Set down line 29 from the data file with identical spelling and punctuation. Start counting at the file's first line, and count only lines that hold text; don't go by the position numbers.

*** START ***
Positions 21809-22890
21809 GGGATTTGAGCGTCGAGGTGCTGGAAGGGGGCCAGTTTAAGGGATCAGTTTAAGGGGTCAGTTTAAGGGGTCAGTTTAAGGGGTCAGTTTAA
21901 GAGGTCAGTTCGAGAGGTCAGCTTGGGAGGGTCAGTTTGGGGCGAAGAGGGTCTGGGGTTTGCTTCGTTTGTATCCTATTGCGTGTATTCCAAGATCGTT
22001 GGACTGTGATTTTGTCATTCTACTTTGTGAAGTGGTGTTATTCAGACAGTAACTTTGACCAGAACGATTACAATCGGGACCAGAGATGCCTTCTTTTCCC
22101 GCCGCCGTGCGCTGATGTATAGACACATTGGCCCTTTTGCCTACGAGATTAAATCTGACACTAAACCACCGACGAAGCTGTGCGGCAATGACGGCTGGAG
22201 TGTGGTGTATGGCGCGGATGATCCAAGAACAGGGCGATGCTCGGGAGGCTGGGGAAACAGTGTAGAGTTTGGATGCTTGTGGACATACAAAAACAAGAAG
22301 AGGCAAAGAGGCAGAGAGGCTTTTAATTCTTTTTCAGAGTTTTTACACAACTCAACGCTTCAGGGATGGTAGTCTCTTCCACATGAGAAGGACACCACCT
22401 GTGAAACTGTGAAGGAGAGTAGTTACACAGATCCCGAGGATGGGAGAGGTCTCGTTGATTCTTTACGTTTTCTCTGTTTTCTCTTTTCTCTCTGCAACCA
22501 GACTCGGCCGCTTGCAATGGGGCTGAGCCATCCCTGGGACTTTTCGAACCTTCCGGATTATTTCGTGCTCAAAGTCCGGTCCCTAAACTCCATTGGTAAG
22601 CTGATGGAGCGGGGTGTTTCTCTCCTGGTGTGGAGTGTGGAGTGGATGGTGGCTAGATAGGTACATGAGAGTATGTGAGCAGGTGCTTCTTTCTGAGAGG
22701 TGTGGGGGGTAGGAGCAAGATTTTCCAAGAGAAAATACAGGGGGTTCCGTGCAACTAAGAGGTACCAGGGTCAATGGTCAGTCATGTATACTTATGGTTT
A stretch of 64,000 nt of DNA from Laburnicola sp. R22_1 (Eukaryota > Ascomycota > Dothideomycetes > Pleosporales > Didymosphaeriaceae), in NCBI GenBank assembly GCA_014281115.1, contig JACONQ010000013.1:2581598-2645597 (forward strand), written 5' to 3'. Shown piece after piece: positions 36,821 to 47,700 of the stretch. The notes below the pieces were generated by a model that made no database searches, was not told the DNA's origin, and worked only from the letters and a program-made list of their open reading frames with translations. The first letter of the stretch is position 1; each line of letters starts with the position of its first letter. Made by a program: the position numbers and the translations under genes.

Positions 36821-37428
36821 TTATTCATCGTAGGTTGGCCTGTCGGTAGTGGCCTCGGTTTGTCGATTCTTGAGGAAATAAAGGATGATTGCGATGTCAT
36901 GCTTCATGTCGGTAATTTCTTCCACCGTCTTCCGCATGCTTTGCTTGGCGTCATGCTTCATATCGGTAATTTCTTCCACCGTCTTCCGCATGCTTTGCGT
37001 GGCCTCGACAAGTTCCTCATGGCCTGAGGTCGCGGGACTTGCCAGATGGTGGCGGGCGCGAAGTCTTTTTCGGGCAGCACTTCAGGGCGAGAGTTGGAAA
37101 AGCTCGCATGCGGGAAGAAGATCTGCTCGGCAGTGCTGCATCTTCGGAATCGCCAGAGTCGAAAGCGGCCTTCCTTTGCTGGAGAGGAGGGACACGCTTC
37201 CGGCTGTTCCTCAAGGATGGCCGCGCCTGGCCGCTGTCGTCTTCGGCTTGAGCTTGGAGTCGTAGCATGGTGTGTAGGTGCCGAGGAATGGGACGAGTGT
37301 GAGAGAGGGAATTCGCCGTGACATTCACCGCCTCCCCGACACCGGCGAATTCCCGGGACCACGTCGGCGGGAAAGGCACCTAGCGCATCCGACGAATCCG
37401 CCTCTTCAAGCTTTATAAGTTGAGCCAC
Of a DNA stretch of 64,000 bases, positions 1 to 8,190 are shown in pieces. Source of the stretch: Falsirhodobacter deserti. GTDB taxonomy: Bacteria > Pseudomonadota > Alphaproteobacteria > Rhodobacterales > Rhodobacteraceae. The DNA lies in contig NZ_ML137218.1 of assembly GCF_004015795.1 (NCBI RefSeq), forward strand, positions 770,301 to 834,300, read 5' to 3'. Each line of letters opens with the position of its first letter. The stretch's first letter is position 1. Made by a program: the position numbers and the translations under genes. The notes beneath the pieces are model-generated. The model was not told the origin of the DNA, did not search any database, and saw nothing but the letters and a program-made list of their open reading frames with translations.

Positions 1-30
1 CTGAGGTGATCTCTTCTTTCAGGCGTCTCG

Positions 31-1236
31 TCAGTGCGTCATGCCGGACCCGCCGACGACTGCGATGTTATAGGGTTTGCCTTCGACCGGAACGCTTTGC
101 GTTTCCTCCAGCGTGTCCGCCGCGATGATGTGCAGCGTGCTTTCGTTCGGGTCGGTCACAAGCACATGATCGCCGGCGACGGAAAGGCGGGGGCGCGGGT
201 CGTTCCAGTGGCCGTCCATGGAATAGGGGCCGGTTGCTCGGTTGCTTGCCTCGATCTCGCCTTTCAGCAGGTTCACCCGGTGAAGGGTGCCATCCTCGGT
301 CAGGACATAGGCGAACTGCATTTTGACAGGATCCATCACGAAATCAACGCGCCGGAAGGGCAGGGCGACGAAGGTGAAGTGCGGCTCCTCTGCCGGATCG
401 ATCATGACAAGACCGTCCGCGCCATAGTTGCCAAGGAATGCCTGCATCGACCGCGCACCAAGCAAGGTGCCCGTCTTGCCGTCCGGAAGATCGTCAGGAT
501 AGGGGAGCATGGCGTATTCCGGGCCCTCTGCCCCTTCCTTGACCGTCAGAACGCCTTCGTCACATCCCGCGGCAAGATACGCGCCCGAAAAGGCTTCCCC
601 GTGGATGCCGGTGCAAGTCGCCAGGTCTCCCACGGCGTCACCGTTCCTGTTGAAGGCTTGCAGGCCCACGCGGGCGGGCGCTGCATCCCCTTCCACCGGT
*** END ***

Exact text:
401 ATCATGACAAGACCGTCCGCGCCATAGTTGCCAAGGAATGCCTGCATCGACCGCGCACCAAGCAAGGTGCCCGTCTTGCCGTCCGGAAGATCGTCAGGAT